25 February 2014
25 February 2014
General Motors (GM) worked with Continental Structural Plastics (CSP) as the need for a composite electrical vehicle battery enclosure was identified to meet a number of rigorous performance requirements.
These included 30° offset-barrier, side-impact, and rear-barrier crash; 50 G impulse shock (X, Y, Z); post-crash package integrity; fire-resistance testing; 3-m drop testing (bottom/end); 1-m water-submersion test; and vibration/shock testing.
To satisfy all criteria, new material, production process, post-mould finishing, and non-destructive test methods were needed.
Cytec studied CSP requirements and developed MTM 23, a tailored, self-releasing rapid-cure vinyl ester resin system. Cytec and CSP also worked together on data generation, ply design and press production technology. The collaboration enabled CSP to manufacture parts in less than 10 minutes at a 150° cure, but MTM 23, Cytec state, has the capability to be rapid-cured in less than 3 minutes.
The result is the industry's first application of a volatile-organic compound (VOC)-free thermoset vinyl ester resin woven glass reinforced prepreg. This new material enabled CSP to form a complex-shaped enclosure that protects the EV's battery components in the event of a catastrophic event. The tough compression-moulded composite is 40% lighter than metallic solutions, helping the vehicle achieve extended range and enhanced performance. Since it is non-conductive, Cytec says it protects occupants and first responders to an accident scene. The specially formulated resin is free of styrene emissions, making it safer for workers and the environment. Selective pattern layups allow for localized reinforcement. The application also features a large structural joint of composite to steel.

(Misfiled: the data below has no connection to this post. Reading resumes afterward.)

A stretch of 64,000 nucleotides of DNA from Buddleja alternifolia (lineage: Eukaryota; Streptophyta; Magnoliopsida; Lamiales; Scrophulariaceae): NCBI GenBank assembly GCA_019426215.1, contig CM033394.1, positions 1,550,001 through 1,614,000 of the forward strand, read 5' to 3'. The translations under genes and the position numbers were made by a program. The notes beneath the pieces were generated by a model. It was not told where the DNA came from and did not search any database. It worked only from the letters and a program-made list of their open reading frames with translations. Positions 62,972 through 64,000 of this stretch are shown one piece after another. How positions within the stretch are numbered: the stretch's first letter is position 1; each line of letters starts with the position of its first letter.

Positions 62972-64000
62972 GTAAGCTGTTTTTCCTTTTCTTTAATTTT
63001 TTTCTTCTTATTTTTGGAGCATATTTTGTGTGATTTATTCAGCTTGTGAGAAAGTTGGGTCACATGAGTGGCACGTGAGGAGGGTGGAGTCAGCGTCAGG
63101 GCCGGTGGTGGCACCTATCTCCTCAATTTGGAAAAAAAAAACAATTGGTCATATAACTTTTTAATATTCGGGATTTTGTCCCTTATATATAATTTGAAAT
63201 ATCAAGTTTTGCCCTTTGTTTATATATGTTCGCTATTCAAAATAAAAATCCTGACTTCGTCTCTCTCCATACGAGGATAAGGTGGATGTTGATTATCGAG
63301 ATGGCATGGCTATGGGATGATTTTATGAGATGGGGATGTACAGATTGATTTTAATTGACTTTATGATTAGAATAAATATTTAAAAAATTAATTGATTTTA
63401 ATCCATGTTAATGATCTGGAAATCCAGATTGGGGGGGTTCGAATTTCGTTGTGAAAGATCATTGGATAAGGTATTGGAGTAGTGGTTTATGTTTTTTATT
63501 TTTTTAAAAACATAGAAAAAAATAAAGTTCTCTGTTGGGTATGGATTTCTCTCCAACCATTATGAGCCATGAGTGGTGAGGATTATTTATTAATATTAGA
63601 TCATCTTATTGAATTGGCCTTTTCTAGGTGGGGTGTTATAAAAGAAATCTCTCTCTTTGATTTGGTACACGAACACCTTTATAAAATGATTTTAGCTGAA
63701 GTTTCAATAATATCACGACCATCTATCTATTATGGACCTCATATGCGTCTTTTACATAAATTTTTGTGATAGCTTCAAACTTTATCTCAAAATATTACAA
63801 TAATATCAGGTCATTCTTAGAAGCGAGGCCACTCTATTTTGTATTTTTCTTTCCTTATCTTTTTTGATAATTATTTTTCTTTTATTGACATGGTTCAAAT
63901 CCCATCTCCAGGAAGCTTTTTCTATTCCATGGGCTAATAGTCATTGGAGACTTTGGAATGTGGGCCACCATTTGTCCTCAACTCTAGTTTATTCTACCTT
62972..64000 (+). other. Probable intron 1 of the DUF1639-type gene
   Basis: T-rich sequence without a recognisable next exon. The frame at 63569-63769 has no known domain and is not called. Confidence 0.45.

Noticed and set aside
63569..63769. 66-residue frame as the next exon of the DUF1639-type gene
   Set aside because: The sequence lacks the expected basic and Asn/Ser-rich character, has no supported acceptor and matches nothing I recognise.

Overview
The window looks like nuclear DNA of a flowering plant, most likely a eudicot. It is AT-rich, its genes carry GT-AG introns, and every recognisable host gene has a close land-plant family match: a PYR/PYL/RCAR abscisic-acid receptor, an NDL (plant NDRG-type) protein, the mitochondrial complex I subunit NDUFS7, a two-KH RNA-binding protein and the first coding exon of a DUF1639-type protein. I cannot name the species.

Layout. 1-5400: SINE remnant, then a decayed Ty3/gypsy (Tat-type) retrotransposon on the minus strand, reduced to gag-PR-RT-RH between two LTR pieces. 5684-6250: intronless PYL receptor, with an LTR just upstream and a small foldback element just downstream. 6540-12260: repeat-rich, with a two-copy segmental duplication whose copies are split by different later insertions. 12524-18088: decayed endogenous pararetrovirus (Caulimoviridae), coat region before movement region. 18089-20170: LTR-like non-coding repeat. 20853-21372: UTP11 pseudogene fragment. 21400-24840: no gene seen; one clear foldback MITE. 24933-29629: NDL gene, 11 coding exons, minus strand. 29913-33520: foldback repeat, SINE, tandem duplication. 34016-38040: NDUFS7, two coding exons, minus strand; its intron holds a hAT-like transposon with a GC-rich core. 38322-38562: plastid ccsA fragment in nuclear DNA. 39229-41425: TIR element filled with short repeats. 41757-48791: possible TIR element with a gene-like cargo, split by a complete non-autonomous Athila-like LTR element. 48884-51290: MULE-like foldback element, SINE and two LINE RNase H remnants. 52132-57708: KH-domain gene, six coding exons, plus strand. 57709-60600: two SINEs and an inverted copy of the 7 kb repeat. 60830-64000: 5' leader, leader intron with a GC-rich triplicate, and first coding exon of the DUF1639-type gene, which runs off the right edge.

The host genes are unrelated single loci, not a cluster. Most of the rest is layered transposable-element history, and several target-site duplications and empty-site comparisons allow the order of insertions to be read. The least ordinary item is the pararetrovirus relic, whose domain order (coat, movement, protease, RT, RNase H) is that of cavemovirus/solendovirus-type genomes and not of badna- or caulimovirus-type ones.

This application earned GM an SPE Automotive Division award in its Electrical Systems category at the recent 43rd SPE Automotive Innovation Awards Gala.
Photo provided by Cytec.
The American Composites Manufacturers Association participated in a roundtable discussion about the IMAGINE Act. Known as the Innovative Materials in American Growth and Infrastructure, Newly Expanded (IMAGINE) Act, the new bill is designed to promote the increased use of innovative materials like fibre reinforced polymer (FRP) composites, as well as new manufacturing methods to accelerate the deployment and extend the life of infrastructure projects.
After the collapse of a drinking water pipeline in downtown Amsterdam, the Netherlands, Insituform was contracted to reline a close to 100 year old pipe underneath one of the canals. Water was restored successfully within five days, with minimal impact on traffic and the environment.
Australian organisations Austrak, Laing O’Rourke and the University of Southern Queensland (USQ) have joined forces to develop polymer composite solutions for bridge transoms in a $10 million project titled Polymer Composite Transoms for Rail Bridge Deck Replacement (CompTrans).